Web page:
Selling that company for a large profit, he joined a group that spearheaded a 1996 referendum to legalize commercial casinos in Michigan. He then brought casinos to Detroit, owning and later selling his interest in several casinos in Michigan and Lake Tahoe (including the Cal-Neva, which was once owned by Frank Sinatra). He currently owns casinos in Denver and Oklahoma, with hopes of opening one in California, north of his vineyard.
The Harley dealership was another case of being in the right place at the right time, thanks to a lawyer friend who had a client who was about to lose the dealership. Celani was able to use his contacts with Miller Brewing, which is a Milwaukee neighbor of the Harley-Davidson corporate headquarters, to make a call and help him buy the franchise.
In turn, his involvement with Harley-Davidson has helped his work with tribal casinos: “When you’re on the reservations, dealing with the chief, they never trust developers—here’s another white man, and the white man took our land and left us with a lot of desert and swamp,” Celani says. “But when they heard I was a Harley guy, the conversation changed. They knew I wasn’t some Slick Willie from Vegas, that I have some values. Because either people are Harley riders—or they want to be.”
He’s proud of his involvement with Harley and well aware of just what the name means.
“No one has the kind of brand awareness that Harley does, except maybe Coke and Pepsi,” he says. “Harley-Davidson is right with them. It’s the No. 1 tattoo in the world—I don’t remember people putting ‘Coca-Cola’ on their arms.”
Celani himself owns two Harleys, including a vintage 1992 Moonglide (“They made 2,500 of them.”). “I get a new bike every year,” he says. “When I go touring, I take the new one, which has GPS, fuel injection, an iPod dock — the works. But in the city, I’ll take the ’92, which is loud and shakes a little.”
Celani’s Bloomfield Hills estate includes a 10,000-square-foot home built on 20 acres on a lake, with a pool house. His garage contains a couple of Celani’s prize possessions: a beautifully restored 1955 Chevrolet Bel Air and a 1966 Ford Mustang Cobra (“It’s so loud and it leaks oil. I run it on racing fuel”).
“I do love American muscle. That 1960s, early 1970s period was phenomenal,” he says.
He also owns a Ferrari Enzo and was just selected to be one of 17 people in the United States to buy the new Ferrari SA APERTA, of which only 80 were built. To get it, he had to submit a resume and an essay on why he deserved to be chosen. “And then someone told me that once they heard I had a vineyard, the Italians thought I’d be a good guy to have one.”
The cost? “I don’t know yet—probably in the $700,000 range,” he says. “But I’m a car guy. To me, it’s like buying a piece of art.”
As engaged as Celani is with his casinos and his motor sports business, it’s not hard to tell where Celani’s heart really is: in Celani Family Vineyard, the 20-acre vineyard he bought in 2005 in Napa Valley. He quickly hired noted winemaker Mark Herold and produced wine that very year—and continues to expand the boutique label. The vineyard sells out its annual production of 5,000 cases (divided among five varieties), though, as Celani puts it, the enterprise is “still a nonprofit.”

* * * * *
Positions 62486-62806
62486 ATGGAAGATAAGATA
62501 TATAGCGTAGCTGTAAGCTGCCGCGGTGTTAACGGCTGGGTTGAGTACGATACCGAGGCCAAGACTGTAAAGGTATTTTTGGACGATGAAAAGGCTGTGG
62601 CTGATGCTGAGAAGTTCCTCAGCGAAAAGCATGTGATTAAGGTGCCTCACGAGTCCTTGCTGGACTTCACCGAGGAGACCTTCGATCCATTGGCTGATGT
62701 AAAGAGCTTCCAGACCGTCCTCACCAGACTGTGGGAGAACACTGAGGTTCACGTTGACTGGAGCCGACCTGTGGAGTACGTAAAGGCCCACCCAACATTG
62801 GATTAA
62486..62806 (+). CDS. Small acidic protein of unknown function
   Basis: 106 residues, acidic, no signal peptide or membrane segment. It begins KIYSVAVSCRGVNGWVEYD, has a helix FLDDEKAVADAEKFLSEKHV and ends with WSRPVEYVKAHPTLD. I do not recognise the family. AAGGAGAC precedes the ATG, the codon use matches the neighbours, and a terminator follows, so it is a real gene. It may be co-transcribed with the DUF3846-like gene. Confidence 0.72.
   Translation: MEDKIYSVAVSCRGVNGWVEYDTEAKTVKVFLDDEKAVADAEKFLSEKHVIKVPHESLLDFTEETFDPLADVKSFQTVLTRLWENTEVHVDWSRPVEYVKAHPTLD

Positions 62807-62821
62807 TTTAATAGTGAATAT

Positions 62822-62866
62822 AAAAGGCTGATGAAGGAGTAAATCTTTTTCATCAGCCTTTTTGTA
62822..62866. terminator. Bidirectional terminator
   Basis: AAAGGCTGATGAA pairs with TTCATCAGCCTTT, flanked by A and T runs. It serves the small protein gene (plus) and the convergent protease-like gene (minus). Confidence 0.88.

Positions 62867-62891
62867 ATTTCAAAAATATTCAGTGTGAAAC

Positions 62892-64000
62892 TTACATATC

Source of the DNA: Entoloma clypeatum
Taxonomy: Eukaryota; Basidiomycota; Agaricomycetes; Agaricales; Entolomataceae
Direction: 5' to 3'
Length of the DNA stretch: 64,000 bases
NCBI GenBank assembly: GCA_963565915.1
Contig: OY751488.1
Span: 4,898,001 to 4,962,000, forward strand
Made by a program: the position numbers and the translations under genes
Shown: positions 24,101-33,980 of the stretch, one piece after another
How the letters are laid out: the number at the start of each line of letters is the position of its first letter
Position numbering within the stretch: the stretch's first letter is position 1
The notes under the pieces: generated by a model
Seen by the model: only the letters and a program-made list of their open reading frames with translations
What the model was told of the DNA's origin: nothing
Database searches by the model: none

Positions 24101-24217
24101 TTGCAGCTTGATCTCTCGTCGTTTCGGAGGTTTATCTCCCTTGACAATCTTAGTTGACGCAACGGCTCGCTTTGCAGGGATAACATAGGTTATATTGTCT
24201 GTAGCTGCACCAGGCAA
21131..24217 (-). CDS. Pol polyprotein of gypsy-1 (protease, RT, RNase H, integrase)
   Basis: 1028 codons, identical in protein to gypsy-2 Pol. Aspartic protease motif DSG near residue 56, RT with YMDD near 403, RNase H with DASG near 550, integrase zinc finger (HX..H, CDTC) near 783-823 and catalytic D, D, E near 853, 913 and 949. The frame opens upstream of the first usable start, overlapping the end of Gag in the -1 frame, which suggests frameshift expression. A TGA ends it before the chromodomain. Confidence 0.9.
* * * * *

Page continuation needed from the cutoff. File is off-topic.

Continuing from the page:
“I spend a lot of time on wine,” he says. “I’ve got a great winemaker and I enjoy going out and selling. We’re nurturing our national growth. It would be easy to just nurture our Michigan business, but I’m taking it to the national level, building a core business with fine restaurants like Morton’s, Capital Grille and McCormick & Schmick’s. We’re going up against 5,000 wines and the list at Morton’s is only 250 or 300 wines—including ours. The same with McCormick & Schmick. Their list has maybe 100 wines. It’s the shortest list I’ve ever seen. And we’re on it.”
The key to getting his foot in the door at restaurants? “I won’t sell it to them unless they let every waiter taste it,” he says. “You can’t sell a wine if you don’t believe in it yourself; the only way for the waiters to have the confidence to recommend it is to taste it.”
Celani is so convinced of the appeal of his product that he offers restaurants a guarantee: If a restaurant customer orders a bottle of Celani wine and doesn’t like it, Celani Family Vineyard will refund the price of the bottle to the restaurant. So far, he says, it’s never happened.
“We’ve got a great winemaker and passionate owners who are putting their tools together,” he says. “It does take time to build a reputation—but once they try our wine, people become ambassadors for it. Because, if you enjoy a product and you like the story behind it, you tell it to someone else. And they’ll buy it and try it themselves.”
Celani and his wife have three children: Vinnie, 21; Olivia, 19; and Benny, 17. His success has fostered a concomitant belief in philanthropy: The Celanis’ foundation is a major contributor to Central Michigan University, the College of Creative Design in Detroit and benefactor to a variety of hospitals and arts organizations in Detroit.
“Some guys want all the credit for things like that, but Tom isn’t like that,” says Gary Burkart, president of Celani Family Vineyards. “He does it; he just doesn’t talk about it.”
“If you do well in life, you should give back,” Celani says simply.
At the end of the day, Celani likes nothing better than opening a bottle of wine, lighting a cigar and pulling up a chair at the outdoor fireplace overlooking the lake in his backyard.